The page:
Bitcoin, block chain currencies, and quantum computing

Bitcoin, block chain currencies, and quantum computing

With bitcoin hitting all time highs and lows, it’s interesting to hear self-described pundits go on and on about the promises of crypto-currency. Surprisingly, one thing you don’t hear about is that the life of these currencies might be very limited now that quantum computers are becoming a reality.

Quantum computers are excellent at breaking mathematically difficult problems – which is the underlying technology for almost all of cryptography and block-chain algorithms. In October 2019, Google announced they have achieved quantum supremacy on a certain class of problems. So what does this mean for crypto-currencies?

I found this very succinct and excellent examination of quantum computers on the security of the Bitcoin blockchain. The results are not encouraging. All coins in the p2pk addresses and any reused p2pkh addresses are vulnerable. This means one should definitely follow the best practices of not re-using p2pkh addresses.

Interestingly enough, the most vulnerable ones are the ones in the p2pk addresses. The coins in this address range were some of the earliest coins mined. The ones still in that range are largely considered to belong to people who have long since lost their keys. This means they could easily be mined by anyone with a sufficiently large quantum computer – and claim 2 million bitcoins worth almost 70 BILLION dollars (assuming bitcoin is worth the current market price of $35,000).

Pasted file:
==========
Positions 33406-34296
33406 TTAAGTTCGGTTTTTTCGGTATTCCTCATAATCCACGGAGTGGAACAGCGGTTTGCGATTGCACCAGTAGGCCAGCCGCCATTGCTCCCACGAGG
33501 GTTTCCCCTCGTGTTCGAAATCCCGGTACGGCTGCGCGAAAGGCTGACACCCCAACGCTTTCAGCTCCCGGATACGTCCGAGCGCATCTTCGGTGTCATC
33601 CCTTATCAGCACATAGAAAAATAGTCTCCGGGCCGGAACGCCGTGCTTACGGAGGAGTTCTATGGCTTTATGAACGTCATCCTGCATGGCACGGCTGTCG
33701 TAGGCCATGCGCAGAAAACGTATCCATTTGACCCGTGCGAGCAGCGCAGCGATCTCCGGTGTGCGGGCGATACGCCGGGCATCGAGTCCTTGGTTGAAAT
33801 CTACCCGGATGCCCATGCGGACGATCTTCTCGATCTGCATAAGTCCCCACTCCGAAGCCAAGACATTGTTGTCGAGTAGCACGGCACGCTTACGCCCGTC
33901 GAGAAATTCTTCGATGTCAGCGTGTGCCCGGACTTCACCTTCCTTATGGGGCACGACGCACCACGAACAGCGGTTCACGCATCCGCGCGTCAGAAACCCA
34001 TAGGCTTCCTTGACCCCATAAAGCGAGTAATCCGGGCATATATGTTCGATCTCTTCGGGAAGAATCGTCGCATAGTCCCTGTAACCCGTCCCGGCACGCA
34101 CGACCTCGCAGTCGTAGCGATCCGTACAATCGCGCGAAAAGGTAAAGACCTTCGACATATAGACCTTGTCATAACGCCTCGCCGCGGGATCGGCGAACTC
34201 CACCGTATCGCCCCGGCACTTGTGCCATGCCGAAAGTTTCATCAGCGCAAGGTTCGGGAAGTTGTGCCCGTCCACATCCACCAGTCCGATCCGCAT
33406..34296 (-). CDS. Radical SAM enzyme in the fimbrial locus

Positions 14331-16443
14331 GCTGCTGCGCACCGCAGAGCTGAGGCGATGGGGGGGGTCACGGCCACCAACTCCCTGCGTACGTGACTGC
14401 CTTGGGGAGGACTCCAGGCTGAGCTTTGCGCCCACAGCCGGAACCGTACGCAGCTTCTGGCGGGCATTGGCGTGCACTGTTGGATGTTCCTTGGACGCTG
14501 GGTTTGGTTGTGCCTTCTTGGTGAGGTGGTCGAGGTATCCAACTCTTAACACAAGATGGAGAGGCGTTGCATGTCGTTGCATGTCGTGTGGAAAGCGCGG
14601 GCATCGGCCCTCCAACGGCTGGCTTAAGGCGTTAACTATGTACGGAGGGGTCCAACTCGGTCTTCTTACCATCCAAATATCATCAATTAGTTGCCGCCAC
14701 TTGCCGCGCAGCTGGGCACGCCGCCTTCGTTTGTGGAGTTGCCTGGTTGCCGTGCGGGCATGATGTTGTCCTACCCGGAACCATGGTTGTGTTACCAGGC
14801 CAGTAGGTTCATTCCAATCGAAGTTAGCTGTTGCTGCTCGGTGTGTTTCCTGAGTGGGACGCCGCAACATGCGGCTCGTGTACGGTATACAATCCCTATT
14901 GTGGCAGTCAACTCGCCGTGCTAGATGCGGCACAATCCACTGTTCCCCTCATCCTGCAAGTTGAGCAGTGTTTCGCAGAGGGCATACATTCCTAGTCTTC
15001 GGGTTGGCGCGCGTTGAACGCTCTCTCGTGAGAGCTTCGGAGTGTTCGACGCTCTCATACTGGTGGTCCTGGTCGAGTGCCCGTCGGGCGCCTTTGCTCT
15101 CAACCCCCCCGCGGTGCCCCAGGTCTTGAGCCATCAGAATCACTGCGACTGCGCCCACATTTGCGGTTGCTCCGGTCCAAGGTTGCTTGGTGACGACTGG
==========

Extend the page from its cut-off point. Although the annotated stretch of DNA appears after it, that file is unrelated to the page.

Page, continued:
Not only that, if 25% of a currency is vulnerable to be quietly captured by a single investor with a quantum computer – it represents a tremendous amount of power to manipulate the currency.

So, unused p2pkh coins are safe, right? Not really. The moment you want to transfer coins from such a “safe” address, you reveal the public key, making the address vulnerable. From that moment until your transaction is “mined”, an attacker who possesses a quantum computer gets a window of opportunity to steal your coins. In such an attack, the adversary will first derive your private key from the public key and then initiate a competing transaction to their own address. They will try to get priority over the original transaction by offering a higher mining fee.

The time for mining a transaction is about 10 minutes, calculations show that a quantum computer would take about 30 minutes to break a Bitcoin key. So, as long as that is true, your bitcoin transaction is …probably… safe. But that won’t last forever. It is an almost certainty quantum computing will make crypto-currencies worthless at some point – maybe even in our lifetime at the rate quantum computing is making advances.

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